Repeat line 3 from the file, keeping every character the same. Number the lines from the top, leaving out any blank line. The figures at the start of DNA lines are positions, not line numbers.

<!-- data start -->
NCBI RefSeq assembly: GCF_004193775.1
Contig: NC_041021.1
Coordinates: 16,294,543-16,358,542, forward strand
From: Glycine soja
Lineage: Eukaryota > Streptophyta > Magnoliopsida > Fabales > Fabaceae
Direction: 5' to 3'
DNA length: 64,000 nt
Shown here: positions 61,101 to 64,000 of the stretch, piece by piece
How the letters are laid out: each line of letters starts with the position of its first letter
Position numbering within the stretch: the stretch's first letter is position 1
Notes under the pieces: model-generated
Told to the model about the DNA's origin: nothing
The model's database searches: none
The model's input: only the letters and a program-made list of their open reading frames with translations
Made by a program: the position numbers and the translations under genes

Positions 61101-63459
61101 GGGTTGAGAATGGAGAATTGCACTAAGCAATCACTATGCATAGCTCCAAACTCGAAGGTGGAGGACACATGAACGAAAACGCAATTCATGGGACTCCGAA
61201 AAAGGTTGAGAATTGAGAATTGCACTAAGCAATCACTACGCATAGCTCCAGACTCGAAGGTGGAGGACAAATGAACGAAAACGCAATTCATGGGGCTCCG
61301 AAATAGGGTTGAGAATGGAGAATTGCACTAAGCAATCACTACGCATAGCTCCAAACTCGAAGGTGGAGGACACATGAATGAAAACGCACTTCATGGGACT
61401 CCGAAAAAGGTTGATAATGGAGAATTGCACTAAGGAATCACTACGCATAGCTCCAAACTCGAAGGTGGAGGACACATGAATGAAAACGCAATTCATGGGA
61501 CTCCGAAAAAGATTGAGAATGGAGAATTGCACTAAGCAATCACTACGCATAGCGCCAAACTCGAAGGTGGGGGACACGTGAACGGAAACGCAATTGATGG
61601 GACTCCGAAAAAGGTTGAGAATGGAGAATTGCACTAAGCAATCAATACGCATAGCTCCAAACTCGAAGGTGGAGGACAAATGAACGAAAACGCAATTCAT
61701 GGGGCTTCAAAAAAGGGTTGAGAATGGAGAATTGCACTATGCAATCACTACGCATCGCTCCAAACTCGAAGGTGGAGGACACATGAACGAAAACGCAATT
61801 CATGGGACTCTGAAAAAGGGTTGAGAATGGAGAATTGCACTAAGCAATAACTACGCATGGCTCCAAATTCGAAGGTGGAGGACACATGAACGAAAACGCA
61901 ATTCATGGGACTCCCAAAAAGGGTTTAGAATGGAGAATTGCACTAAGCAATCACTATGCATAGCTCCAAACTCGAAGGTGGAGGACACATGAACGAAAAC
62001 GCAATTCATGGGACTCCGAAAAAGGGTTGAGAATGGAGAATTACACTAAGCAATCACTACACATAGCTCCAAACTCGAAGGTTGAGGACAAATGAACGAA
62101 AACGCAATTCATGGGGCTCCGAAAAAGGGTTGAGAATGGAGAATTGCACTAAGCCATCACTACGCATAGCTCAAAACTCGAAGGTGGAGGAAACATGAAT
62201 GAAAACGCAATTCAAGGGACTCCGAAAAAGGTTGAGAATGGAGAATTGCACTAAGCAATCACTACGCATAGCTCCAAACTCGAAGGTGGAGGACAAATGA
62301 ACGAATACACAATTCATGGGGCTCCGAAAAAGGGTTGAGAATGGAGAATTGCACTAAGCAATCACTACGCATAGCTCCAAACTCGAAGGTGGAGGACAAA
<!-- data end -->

Coordinates: 16,294,543-16,358,542, forward strand